Though the entire video was filmed as a Korean quizshow, its slapstick humor was charming if hokey and easy to understand at times. Lots of possible test answers were hidden within and made the video seem important to me. The viewing was seemingly held just for me, as the rest of the audience immediately went to sleep or continued whatever games or conversations taking place on their phones. After the hour was up, I felt ready for the written test, even if my nerves weren’t entirely settled. I had a plan at least.
Being a passenger allows for pictures such as this one. But I want more.
Next was the routine “physical” test which only included a quick eye check. Thank you, glasses. The English-speaking employee stamped my paper to indicate completion of each checkpoint and this time, she told me to go upstairs and take the written test. It would take 40 minutes and as always, she wished me luck. Nerves started to come back.
I handed the paper to someone in the test room and confirmed that my test would be in English. The exam was on a computer and I would have 40 minutes to complete it. No preparation. No studying outside of the video an hour prior. This was crunch time and luckily, I remembered some advice from a coworker: “give the ‘nice’ answer.”
On the Road
So I took the test like a nice driver. Couple that with some common sense and I passed! The coffee had worn off and forced some second-guessing on my part regarding answers but it was over. Onto the next step.
This day was moving faster than expected and I was ready to go. It was just before lunch time and I knew that the country grinds to a halt at 12. My hopes for a speedy conclusion were dashed when I was told that the next challenge wouldn’t come until 1:30. I killed time with some mediocre spicy pork in the basement and knew that two steps remained. First, a test-course driving test and the final step would be an on-road driving test. They seemed to be the most difficult so of course, I poured some more coffee.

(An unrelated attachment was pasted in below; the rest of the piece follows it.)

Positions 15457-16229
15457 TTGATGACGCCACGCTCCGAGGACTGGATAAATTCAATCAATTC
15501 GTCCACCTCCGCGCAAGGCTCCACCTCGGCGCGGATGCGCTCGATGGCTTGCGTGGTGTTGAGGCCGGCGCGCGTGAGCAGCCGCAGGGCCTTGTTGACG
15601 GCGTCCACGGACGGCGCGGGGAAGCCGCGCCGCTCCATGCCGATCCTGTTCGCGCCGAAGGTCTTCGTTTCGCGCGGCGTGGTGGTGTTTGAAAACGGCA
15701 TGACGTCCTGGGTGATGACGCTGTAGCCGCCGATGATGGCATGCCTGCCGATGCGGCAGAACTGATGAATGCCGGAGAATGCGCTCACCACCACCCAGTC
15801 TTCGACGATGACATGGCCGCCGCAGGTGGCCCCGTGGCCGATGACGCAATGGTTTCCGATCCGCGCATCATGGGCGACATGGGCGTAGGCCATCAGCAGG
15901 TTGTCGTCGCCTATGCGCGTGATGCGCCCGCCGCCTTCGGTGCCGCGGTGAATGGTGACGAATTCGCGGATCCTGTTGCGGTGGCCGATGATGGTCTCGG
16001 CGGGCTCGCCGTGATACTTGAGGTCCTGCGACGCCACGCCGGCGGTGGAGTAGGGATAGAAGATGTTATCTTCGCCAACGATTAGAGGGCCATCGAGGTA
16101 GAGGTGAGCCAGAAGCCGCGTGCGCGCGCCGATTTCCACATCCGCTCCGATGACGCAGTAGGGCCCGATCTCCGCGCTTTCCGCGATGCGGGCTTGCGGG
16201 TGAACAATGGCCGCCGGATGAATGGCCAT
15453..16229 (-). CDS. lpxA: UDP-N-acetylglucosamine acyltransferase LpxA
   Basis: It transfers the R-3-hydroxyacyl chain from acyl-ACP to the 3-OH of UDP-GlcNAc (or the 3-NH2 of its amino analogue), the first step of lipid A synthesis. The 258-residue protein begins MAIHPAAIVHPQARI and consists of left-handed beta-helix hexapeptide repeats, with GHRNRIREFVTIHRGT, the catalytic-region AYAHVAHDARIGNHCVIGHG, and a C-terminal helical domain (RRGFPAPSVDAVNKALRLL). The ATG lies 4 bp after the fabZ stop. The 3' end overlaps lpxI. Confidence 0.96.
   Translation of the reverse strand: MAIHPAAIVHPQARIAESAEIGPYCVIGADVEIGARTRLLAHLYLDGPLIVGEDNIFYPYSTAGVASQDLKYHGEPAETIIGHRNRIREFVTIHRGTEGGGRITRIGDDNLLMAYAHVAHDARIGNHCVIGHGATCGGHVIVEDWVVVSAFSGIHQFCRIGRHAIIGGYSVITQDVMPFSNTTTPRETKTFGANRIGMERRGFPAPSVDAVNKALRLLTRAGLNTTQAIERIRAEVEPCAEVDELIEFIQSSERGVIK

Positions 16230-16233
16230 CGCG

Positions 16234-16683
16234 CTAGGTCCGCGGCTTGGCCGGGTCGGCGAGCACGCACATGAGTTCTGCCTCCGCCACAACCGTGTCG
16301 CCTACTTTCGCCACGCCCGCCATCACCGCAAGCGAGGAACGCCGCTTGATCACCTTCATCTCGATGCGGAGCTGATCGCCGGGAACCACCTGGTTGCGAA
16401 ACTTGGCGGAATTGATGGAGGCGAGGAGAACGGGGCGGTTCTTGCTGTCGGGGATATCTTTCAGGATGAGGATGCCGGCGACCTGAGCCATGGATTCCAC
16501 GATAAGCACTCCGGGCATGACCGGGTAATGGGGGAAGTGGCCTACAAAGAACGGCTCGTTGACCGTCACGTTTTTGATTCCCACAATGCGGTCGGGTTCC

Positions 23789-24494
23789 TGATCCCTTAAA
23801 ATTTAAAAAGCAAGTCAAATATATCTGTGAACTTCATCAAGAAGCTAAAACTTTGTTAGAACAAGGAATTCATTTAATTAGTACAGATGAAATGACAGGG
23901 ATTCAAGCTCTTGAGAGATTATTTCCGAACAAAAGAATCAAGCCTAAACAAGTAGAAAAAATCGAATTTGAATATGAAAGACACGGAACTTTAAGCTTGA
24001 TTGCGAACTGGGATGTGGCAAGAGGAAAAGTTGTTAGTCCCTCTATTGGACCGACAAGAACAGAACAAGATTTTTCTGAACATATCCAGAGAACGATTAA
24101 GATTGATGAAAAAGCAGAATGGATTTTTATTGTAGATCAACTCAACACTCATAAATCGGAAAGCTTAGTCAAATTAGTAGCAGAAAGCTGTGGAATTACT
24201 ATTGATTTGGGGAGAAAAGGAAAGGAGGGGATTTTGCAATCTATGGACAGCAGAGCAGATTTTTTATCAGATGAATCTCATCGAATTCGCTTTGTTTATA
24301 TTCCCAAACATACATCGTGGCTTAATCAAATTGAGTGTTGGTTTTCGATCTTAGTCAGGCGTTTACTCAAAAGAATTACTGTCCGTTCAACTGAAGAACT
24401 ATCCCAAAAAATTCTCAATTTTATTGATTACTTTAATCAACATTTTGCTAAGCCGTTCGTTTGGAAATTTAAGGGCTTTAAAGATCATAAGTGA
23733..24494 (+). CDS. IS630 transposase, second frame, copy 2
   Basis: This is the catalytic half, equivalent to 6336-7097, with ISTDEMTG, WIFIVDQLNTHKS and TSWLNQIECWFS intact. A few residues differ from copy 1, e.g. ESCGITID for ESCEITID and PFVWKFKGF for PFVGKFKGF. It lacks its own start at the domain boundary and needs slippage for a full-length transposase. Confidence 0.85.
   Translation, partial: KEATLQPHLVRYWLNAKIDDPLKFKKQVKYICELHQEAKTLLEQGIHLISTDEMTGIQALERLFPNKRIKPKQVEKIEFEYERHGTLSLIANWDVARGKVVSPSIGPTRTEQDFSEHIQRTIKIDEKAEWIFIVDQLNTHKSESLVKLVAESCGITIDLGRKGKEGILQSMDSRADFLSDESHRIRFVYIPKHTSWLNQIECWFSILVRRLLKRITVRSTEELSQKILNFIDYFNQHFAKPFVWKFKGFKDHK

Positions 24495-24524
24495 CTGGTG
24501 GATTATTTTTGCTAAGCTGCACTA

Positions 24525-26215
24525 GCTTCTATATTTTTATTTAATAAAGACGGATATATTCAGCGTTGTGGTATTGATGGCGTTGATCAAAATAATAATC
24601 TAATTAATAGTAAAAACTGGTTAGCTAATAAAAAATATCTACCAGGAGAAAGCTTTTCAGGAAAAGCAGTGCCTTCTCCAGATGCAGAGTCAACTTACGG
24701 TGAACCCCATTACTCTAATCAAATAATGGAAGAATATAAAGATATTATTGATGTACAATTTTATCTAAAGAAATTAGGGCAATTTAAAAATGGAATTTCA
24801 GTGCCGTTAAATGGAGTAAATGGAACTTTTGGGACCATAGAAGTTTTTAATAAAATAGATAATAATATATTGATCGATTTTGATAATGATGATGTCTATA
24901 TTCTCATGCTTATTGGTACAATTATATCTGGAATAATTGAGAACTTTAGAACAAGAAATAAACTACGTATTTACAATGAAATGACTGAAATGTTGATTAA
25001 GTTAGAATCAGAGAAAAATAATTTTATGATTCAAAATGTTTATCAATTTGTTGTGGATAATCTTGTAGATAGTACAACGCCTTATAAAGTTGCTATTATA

I love being a short drive away from this.
The queue time gave me a chance to watch the instructional videos repeat-playing before the test. I had a feeling that this test might not have any English instruction so the videos were a much-needed help. Everything seemed so strict and formal. The tension was building. My name was called, I walked down to the course, and got into one of the “test” cars.
The nerves quickly faded as I completed the test objectives with relative ease. A dash-mounted screen ordered me to operate the windshield wipers, turn signal, and shift the automatic car from “park” to “drive.” I passed the course test and moved on the final phase.
That would be the road test but first, more waiting. More time to think about the final stage and also, more caffeine. A slight yawn at about 3:00 spurred that on and as I didn’t want to drink another drop of coffee, pepsi would do. I slugged that down before being called upon by the tester. Having to wait for this test gave me yet more time to prepare by watching videos playing beforehand.